Goðafoss, or Waterfall of the Gods, was pretty but its history kept me from liking it as much as the foss we would see in the coming days. The sun was not in the ideal location for decent photographs (oh the high noon light that lasts for hours upon hours when the sun hardly sets near the Arctic Circle).
In retrospect, I wish we had more time to spend at the pseudo craters in Skútustaðagígar. This is the view from the pathway behind Hotel Gigur. This geological phenomenon was formed when lava flows ran over the wetlands. The impending gas explosions created the smooth craters. This was also the beginning of the invasion of the midges.
One of the most memorable formations of the entire trip were the lava pillars on the Höfdi peninsula near Kálfastrandavogar on Lake Mývatn. If you look closely in each of these two photographs, you can see midges buzzing the camera (er phone) and my face.
This is bird watching paradise (as is most of Iceland) but we were not too keen on staying outside amongst the insects so our walks here were, unfortunately, short.
The view from the parking area shows both a natural and human made rock formation. Rocks are omnipresent in Iceland and not just outdoors. Butter is served on pieces of lava, artwork is hung with magnets decorated by porous pebbles, and rock salt is sold at every tourist location.
We finally arrived at a midge free location at Dimmuborgir or "The Dark Fortress." I am sure Donna was tired of me exclaiming, "this looks like Craters of the Moon National Monument" at every other curve in the path but it is true (minus the vegetation).
We took the Church route (AKA Kirkjuhringurin), wandering through the lava for over an hour. A few hikers were present but these images are an indication on how crowded the area was for most of the walk.
Craters of the Moon! I do not lie.
Next up was Námaskarð or "Hell's Kitchen" named because of the volcanic activity (insert Yellowstone comparisons here).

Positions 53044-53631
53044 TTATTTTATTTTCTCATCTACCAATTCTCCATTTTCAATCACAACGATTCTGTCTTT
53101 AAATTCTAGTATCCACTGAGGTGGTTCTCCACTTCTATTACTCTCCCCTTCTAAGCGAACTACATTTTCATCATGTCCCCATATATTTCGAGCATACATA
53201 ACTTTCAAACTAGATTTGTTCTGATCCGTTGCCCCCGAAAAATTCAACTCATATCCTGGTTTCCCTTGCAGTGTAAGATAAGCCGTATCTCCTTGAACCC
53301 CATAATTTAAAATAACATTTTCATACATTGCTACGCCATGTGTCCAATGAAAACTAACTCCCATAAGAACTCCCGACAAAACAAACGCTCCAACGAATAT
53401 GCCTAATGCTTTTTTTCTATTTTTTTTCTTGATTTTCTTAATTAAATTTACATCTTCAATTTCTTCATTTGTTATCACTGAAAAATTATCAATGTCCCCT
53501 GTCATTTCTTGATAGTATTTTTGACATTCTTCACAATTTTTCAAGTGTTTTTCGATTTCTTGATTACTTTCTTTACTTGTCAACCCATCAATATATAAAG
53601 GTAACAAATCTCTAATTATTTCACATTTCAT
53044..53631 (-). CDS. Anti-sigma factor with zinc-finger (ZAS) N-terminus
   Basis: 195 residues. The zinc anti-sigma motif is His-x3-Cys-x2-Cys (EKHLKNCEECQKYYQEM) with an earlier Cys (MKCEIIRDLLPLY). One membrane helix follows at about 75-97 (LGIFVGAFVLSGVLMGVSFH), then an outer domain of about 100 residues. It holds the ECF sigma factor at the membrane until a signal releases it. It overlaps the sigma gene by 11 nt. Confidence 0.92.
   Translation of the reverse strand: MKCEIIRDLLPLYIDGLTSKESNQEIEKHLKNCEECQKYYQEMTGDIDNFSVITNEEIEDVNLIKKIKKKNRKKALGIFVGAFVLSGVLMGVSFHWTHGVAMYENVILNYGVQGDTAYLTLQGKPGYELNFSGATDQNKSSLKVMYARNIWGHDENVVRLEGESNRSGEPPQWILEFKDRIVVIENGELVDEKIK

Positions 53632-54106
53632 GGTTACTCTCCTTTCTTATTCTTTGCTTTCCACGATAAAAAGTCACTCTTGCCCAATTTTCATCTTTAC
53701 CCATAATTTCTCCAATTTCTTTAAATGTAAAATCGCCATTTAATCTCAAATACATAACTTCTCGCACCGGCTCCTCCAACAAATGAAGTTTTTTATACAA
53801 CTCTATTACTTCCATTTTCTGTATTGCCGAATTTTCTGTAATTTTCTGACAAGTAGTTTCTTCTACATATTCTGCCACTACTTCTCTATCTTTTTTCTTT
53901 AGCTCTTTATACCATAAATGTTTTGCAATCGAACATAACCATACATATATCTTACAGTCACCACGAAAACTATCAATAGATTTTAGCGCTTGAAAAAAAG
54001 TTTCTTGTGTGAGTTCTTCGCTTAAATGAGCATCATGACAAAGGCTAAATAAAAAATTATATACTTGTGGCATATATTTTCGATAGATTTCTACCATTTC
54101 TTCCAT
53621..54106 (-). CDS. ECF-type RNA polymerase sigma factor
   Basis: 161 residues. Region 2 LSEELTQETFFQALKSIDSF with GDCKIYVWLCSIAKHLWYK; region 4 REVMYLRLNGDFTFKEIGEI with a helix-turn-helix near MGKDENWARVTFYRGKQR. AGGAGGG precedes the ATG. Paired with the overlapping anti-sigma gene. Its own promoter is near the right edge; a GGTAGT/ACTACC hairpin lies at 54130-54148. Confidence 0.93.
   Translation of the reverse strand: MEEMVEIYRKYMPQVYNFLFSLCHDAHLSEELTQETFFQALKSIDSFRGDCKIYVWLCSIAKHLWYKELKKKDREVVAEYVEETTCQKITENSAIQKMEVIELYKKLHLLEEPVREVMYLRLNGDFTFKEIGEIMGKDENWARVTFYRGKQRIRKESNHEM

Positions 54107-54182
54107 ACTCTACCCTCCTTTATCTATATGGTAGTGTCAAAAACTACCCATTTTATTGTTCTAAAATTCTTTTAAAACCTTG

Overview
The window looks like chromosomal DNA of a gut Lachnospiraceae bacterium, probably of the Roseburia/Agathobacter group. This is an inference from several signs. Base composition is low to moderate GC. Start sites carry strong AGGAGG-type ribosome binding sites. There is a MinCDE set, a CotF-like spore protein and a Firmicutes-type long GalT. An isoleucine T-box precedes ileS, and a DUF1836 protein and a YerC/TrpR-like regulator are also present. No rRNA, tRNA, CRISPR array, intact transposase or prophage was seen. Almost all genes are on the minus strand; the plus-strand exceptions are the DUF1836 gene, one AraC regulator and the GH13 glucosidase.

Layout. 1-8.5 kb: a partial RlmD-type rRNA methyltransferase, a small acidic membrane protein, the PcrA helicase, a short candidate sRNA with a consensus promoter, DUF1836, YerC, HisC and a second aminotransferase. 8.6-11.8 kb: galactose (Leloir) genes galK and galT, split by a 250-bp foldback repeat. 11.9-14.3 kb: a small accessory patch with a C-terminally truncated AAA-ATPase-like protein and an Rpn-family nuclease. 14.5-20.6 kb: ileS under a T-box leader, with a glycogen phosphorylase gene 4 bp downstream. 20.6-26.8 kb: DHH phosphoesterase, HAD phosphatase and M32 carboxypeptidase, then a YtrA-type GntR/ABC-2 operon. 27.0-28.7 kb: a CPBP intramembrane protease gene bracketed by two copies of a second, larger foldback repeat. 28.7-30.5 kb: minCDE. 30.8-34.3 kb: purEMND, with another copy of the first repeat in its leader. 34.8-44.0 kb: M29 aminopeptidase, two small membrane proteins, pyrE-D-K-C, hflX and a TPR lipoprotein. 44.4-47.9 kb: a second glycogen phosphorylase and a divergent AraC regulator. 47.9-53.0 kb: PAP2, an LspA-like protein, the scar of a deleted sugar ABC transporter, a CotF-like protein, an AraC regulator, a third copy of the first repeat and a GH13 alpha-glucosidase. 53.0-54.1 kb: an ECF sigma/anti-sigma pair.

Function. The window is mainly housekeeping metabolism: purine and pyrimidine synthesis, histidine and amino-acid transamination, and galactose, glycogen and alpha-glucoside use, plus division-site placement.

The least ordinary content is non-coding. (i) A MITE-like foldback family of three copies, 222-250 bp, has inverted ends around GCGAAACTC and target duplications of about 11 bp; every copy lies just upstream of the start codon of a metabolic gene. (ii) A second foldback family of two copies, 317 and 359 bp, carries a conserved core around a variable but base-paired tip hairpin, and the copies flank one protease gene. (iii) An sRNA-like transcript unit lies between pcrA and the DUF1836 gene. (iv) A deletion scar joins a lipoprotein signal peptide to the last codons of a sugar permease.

There were a few more people and even a tour bus or two (a crowd!). The first thing I noticed was a woman walking up to a fumarole and running her hands over the steam. This close proximity to potentially dangerous situations became a theme. There are very few barriers in Iceland and when they are present, they are often ignored.
Insert Mars comparisons here.
I took many photographs along the edges of the pool after immersion in the Mývatn Naturebaths. Little did I know that this would be the only time I would swim in Iceland. I am still trying to find the words for why this was not the experience I expected. Generally speaking, it was the weather. I was cold most of the trip and jumping into water (even if it was a geothermal bath) was not at the top of my list.
This was one of the busiest days in Iceland because there was so much to see (and art to make) and we had to return to our hotel all the way back in Akureyri. Fortunately, the days are long and there were no worries about missing the scenery because we were driving in the dark. We stopped at the Hótel Laxá which we saw on the horizon earlier in the day. The modernist architecture from the distance was intriguing but proved to be ominous and impersonal up close.